Maslow’s Hammer

Maslow’s Hammer, otherwise known as the law of the instrument or the Einstellung effect, is a cognitive bias causing an over-reliance on a familiar tool. This can be expressed as the tendency to overuse a known tool (perhaps a hammer) to solve issues that might require a different tool. This problem is persistent in the business world where perhaps known tools or frameworks might be used in the wrong context (like business plans used as planning tools instead of only investors’ pitches).

Peter Principle

The Peter Principle was first described by Canadian sociologist Lawrence J. Peter in his 1969 book The Peter Principle. The Peter Principle states that people are continually promoted within an organization until they reach their level of incompetence.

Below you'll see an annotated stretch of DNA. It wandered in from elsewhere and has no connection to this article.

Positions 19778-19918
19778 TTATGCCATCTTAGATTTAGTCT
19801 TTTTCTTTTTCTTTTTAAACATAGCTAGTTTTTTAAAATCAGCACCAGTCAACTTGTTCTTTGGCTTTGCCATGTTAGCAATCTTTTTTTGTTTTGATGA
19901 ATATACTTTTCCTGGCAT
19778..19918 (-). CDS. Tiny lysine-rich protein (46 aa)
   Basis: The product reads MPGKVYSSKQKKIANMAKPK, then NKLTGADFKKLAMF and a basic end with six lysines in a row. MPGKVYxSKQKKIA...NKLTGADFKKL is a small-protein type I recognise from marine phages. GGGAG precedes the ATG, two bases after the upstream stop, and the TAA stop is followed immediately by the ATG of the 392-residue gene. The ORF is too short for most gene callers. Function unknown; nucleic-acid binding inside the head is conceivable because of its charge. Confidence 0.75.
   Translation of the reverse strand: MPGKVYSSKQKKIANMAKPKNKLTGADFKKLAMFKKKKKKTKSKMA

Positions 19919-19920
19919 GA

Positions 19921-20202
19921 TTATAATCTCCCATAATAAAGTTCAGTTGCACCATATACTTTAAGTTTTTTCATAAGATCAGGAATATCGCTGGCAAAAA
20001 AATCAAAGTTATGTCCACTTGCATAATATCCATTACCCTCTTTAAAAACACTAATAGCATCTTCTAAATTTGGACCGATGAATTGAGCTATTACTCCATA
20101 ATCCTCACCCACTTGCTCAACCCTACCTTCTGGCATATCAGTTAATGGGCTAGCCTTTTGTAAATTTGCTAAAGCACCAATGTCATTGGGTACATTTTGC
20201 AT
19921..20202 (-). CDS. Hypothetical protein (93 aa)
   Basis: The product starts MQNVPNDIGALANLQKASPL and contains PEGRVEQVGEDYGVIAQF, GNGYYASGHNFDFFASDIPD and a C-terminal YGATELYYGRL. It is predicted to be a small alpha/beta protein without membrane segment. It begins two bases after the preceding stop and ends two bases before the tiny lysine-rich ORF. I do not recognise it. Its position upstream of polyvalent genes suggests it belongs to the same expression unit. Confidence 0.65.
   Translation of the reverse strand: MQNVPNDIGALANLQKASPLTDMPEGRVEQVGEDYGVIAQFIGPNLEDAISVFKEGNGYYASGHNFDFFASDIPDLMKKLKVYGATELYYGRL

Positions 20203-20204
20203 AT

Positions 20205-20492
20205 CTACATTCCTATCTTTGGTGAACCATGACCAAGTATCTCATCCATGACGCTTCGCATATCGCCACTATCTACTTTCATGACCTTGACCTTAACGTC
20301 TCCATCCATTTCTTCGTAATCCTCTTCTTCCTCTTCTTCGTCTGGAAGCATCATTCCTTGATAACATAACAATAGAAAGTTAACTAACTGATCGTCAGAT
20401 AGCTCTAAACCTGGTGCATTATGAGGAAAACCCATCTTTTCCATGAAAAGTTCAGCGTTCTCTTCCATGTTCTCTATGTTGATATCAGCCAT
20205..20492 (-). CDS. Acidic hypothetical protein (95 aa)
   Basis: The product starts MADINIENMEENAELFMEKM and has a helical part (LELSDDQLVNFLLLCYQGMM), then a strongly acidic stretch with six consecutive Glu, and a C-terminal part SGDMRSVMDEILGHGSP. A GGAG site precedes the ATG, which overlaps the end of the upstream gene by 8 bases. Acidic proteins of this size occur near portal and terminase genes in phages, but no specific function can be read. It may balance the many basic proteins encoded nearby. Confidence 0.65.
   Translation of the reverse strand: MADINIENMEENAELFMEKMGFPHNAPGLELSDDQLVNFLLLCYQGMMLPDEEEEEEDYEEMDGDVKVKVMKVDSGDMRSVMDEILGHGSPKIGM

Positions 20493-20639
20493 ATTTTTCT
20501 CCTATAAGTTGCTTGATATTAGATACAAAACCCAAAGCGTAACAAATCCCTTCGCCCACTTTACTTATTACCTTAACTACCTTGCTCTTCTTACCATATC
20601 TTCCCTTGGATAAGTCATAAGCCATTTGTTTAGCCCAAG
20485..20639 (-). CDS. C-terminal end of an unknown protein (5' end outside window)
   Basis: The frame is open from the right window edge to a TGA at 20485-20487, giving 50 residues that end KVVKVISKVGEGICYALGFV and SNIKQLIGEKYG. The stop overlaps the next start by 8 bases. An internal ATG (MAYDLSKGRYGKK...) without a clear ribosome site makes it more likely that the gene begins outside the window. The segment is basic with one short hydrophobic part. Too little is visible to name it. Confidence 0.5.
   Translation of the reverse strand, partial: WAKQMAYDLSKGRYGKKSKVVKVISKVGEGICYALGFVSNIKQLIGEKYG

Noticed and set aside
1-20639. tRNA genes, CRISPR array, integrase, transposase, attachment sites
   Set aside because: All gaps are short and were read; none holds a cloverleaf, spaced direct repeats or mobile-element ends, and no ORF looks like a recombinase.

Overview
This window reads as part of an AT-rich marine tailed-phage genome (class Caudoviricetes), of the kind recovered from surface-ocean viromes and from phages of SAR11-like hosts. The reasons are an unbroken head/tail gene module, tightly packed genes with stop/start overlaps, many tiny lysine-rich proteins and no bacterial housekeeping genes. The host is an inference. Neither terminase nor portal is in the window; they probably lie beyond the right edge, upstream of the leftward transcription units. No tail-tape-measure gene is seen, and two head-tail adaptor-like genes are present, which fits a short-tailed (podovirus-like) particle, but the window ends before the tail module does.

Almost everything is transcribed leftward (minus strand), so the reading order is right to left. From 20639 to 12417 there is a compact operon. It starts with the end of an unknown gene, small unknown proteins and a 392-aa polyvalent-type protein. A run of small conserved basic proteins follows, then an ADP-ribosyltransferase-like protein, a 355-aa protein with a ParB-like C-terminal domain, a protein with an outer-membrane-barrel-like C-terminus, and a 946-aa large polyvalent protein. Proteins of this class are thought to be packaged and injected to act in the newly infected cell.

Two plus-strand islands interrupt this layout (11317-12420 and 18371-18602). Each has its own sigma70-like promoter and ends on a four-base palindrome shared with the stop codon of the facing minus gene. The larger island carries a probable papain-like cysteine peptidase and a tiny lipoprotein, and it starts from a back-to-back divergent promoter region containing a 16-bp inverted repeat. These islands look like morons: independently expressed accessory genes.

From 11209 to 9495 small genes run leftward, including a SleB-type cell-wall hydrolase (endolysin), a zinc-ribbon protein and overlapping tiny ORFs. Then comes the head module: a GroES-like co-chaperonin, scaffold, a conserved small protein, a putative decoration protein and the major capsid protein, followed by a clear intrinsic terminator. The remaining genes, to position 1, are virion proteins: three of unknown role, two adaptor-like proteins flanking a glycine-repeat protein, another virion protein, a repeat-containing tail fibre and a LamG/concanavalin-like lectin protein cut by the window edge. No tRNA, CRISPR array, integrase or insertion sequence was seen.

Straw Man Fallacy

The straw man fallacy describes an argument that misrepresents an opponent’s stance to make rebuttal more convenient. The straw man fallacy is a type of informal logical fallacy, defined as a flaw in the structure of an argument that renders it invalid.

Google Effect

The Google effect is a tendency for individuals to forget information that is readily available through search engines. During the Google effect – sometimes called digital amnesia – individuals have an excessive reliance on digital information as a form of memory recall.

Streisand Effect

The Streisand Effect is a paradoxical phenomenon where the act of suppressing information to reduce visibility causes it to become more visible. In 2003, Streisand attempted to suppress aerial photographs of her Californian home by suing photographer Kenneth Adelman for an invasion of privacy. Adelman, who Streisand assumed was paparazzi, was instead taking photographs to document and study coastal erosion. In her quest for more privacy, Streisand’s efforts had the opposite effect.

Compromise Effect